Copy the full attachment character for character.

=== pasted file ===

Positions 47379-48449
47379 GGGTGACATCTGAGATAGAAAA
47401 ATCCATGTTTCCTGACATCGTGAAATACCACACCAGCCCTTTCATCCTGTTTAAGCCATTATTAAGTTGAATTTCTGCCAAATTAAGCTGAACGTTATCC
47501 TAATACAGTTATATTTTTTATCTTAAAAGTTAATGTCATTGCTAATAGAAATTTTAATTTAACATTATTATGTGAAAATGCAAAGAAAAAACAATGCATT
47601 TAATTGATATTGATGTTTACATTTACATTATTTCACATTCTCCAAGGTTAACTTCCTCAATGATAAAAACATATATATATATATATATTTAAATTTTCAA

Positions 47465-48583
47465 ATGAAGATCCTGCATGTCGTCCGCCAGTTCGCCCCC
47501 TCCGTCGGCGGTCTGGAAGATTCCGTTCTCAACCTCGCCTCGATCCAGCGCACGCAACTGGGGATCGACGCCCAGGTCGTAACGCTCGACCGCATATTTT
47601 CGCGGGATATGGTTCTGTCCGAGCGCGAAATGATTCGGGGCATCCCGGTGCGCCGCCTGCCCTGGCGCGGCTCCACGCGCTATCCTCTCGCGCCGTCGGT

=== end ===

Positions 47379-48449
47379 GGGTGACATCTGAGATAGAAAA
47401 ATCCATGTTTCCTGACATCGTGAAATACCACACCAGCCCTTTCATCCTGTTTAAGCCATTATTAAGTTGAATTTCTGCCAAATTAAGCTGAACGTTATCC
47501 TAATACAGTTATATTTTTTATCTTAAAAGTTAATGTCATTGCTAATAGAAATTTTAATTTAACATTATTATGTGAAAATGCAAAGAAAAAACAATGCATT
47601 TAATTGATATTGATGTTTACATTTACATTATTTCACATTCTCCAAGGTTAACTTCCTCAATGATAAAAACATATATATATATATATATTTAAATTTTCAA

Positions 47465-48583
47465 ATGAAGATCCTGCATGTCGTCCGCCAGTTCGCCCCC
47501 TCCGTCGGCGGTCTGGAAGATTCCGTTCTCAACCTCGCCTCGATCCAGCGCACGCAACTGGGGATCGACGCCCAGGTCGTAACGCTCGACCGCATATTTT
47601 CGCGGGATATGGTTCTGTCCGAGCGCGAAATGATTCGGGGCATCCCGGTGCGCCGCCTGCCCTGGCGCGGCTCCACGCGCTATCCTCTCGCGCCGTCGGT